Draft Genome Sequence of Lactobacillus crispatus Strain V4, Isolated from a Vaginal Swab from a Young Healthy Nonmenopausal Woman.
ABSTRACT: Lactobacillus crispatus strain V4 was isolated from a vaginal swab from a healthy nonmenopausal 35-year-old French woman. We report here its draft genome sequence of 2,091,889?bp, with an average G+C content of 37.02%.
Project description:The vaginal bacterial strain AB70, belonging to the species Lactobacillus crispatus, was isolated from a vaginal swab from a healthy pregnant Korean woman. Here, we report the 2.37-Mb complete genome sequence of this strain.
Project description:We report the draft genome sequence of Lactobacillus crispatus CIP 104459, isolated from a human vaginal swab. This draft genome consists of 1,993,673?bp, with 36.8% G+C content and 2,024 predicted protein-encoding sequences.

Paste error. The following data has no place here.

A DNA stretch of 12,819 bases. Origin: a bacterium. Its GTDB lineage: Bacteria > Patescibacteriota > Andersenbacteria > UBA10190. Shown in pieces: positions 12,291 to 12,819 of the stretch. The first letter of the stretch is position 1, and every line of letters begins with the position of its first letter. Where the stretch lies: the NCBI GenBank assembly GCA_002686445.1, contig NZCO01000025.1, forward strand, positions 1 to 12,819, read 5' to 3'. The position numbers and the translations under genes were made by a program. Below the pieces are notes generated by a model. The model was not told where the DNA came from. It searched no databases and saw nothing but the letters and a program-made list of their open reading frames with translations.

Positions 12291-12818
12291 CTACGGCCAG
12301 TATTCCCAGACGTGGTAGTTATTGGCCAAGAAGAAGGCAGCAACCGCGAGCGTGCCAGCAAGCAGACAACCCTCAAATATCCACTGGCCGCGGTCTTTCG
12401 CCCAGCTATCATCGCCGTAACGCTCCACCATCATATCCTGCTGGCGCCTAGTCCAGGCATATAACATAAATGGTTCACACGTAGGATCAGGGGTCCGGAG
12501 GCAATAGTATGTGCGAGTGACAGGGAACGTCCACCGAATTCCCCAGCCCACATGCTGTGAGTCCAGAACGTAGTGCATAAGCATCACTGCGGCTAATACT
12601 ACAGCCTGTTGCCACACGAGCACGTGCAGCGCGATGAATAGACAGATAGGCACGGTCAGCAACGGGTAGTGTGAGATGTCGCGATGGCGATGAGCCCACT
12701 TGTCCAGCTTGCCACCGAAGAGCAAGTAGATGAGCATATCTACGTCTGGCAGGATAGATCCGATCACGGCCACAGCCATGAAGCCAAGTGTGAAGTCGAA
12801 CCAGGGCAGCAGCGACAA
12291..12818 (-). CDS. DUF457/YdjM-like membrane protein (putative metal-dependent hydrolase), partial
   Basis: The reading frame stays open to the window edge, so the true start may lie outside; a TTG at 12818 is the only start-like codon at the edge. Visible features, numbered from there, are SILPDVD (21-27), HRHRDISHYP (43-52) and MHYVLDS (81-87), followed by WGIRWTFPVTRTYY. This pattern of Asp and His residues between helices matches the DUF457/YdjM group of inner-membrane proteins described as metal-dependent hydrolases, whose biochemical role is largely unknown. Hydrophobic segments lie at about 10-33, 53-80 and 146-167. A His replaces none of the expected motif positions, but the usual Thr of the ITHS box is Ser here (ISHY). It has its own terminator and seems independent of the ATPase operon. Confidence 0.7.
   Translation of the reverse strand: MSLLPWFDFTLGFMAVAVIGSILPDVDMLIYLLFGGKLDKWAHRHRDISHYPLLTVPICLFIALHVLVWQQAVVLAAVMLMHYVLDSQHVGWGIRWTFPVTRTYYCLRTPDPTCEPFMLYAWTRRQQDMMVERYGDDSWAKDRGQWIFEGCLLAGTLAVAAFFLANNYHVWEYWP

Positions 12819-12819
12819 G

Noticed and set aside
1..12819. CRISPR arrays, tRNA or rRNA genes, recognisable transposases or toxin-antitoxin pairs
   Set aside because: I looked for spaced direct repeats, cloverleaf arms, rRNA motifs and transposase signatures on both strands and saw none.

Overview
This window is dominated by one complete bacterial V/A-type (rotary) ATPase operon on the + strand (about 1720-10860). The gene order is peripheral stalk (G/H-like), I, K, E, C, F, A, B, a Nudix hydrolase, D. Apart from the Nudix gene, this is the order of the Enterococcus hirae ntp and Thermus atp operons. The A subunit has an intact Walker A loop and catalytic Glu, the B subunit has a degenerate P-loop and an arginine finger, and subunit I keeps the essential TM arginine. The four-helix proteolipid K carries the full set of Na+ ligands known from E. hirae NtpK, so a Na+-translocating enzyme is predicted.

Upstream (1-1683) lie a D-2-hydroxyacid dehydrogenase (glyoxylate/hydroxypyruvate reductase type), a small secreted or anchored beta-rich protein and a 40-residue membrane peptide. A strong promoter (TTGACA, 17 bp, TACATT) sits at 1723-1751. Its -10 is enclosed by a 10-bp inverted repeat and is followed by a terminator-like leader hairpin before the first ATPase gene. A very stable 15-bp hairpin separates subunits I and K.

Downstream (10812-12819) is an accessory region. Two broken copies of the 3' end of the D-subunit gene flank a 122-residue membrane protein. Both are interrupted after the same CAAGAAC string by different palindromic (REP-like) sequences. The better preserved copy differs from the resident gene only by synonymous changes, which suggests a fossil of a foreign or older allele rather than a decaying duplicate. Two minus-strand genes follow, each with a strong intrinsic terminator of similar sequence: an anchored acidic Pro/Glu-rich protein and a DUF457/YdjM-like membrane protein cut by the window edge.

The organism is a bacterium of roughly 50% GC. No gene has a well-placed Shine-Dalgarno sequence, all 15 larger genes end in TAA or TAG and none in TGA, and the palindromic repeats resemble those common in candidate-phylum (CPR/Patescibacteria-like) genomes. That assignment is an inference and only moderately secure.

Project description:<h4>Objective</h4>Female genital tract secretions inhibit E. coli ex vivo and the activity may prevent colonization and provide a biomarker of a healthy microbiome. We hypothesized that high E. coli inhibitory activity would be associated with a Lactobacillus crispatus and/or jensenii dominant microbiome and differ from that of women with low inhibitory activity.<h4>Study design</h4>Vaginal swab cell pellets from 20 samples previously obtained in a cross-sectional study of near-term pregnant and non-pregnant healthy women were selected based on having high (>90% inhibition) or low (<20% inhibition) anti-E. coli activity. The V6 region of the 16S ribosomal RNA gene was amplified and sequenced using the Illumina HiSeq 2000 platform. Filtered culture supernatants from Lactobacillus crispatus, Lactobacillus iners, and Gardnerella vaginalis were also assayed for E. coli inhibitory activity.<h4>Results</h4>Sixteen samples (10 with high and 6 with low activity) yielded evaluable microbiome data. There was no difference in the predominant microbiome species in pregnant compared to non-pregnant women (n = 8 each). However, there were significant differences between women with high compared to low E. coli inhibitory activity. High activity was associated with a predominance of L. crispatus (p<0.007) and culture supernatants from L. crispatus exhibited greater E. coli inhibitory activity compared to supernatants obtained from L. iners or G. vaginalis. Notably, the E. coli inhibitory activity varied among different strains of L. crispatus.<h4>Conclusion</h4>Microbiome communities with abundant L. crispatus likely contribute to the E. coli inhibitory activity of vaginal secretions and efforts to promote this environment may prevent E. coli colonization and related sequelae including preterm birth.